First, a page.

• Cross-functional Collaboration: Fostered collaboration between development and marketing teams, resulting in a 25% reduction in time-to-market for new features.
  • Revenue Growth: Implemented pricing optimization strategies that contributed to a 20% growth in product revenue over the course of two years.

Notice that the most recent or current job is listed at the top of the work history, and then you move downward for each previous job. The resume date format can vary slightly, depending on what you think is best for your work experience, just make sure that you keep it consistent.

So now you know what chronological resumes should look like, including a real example/template you can use to figure out your own! Next, I’ll explain why recruiters and hiring managers prefer this format, and why it will get you more interviews.

Should Your Resume Be Chronological?

After recruiting for 5 years, I can say without a doubt: Yes, your resume should be in chronological format.

The first reason that you should use a chronological resume date format is: this is what hiring managers and recruiters are accustomed to seeing and prefer.

Why do Recruiters Prefer Chronological Resumes?

Functional resumes are confusing and difficult to gather info from.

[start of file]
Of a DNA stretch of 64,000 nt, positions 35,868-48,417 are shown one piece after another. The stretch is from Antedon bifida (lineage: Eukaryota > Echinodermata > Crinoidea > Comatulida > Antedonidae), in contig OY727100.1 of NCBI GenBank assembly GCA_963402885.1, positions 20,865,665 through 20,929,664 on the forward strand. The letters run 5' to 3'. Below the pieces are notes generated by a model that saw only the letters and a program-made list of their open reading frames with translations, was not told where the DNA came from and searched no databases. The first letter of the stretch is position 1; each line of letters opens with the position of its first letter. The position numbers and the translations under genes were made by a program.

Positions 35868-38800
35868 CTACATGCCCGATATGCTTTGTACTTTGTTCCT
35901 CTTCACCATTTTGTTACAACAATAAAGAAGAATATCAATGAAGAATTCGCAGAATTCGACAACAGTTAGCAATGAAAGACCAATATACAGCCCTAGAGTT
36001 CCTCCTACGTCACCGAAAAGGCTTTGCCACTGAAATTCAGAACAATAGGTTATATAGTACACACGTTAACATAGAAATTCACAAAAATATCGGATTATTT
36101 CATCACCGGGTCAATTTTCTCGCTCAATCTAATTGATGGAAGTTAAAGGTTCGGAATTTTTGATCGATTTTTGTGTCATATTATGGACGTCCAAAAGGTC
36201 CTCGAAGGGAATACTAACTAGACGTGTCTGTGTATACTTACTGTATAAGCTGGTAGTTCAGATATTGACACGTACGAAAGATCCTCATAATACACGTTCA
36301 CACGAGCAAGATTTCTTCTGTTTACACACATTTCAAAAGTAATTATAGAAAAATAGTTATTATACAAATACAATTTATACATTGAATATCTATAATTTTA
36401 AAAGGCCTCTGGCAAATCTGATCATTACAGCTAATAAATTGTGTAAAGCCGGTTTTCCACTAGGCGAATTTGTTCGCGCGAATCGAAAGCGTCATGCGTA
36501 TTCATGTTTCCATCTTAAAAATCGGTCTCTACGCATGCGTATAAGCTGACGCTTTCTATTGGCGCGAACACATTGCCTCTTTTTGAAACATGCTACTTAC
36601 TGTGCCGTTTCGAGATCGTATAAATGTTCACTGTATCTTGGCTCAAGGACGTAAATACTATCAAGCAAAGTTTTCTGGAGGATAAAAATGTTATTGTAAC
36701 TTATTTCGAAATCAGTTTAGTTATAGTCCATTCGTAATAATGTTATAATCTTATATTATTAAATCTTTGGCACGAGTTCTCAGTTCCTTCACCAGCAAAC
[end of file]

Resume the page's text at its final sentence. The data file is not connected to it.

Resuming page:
When I worked as a recruiter, I had multiple hiring managers send a functional resume back to me, and tell me to have the candidate rewrite it in chronological format. They simply don’t want to read a functional resume because they cannot gather enough info from it.

(If you don’t know, a functional resume lists your skills and past work without any dates. It groups them by skill type or functional area and not by chronological order. So that’s the definition of a functional resume).

This deprives hiring managers and recruiters of important info and context. They’re not as able to understand your career story or see how recently, or for how long, you used certain skills. Therefore, they are less likely to feel confident in inviting you to interview.

(Hiring managers want to interview people who are likely to be able to step into the job and succeed. They want the necessary info to make that decision before occupying their time with an interview).

So, with each online job getting hundreds of applicants, there’s no reason for a hiring manager to struggle to understand the one or two functional resumes they receive. They’ll just move on to a resume that’s written in the format they prefer – which is chronological, with an easy-to-follow resume date format.

The Best Resume Format for Applicant Tracking Systems (ATS)

Applicant Tracking Systems (ATS) have been the superheroes of the hiring game in recent years. It’s like a super-smart software wizard designed to make recruiters’ lives easier. 

What does it do, you ask? Well, it’s the maestro that scans, parses, and ranks resumes based on keywords, qualifications, and experience. Many companies use these systems for initial resume screenings, so if your resume does not align with the system you might be filtered out of the hiring process even if you are the best candidate for the job.

So should you be using chronological resumes to optimize for applicant tracking systems? Yes, definitely!

Chronological resumes present a clear and organized account of your career path. This straightforward format works well with ATS algorithms, ensuring a smooth and easily comprehensible read for the system to grasp your professional history clearly.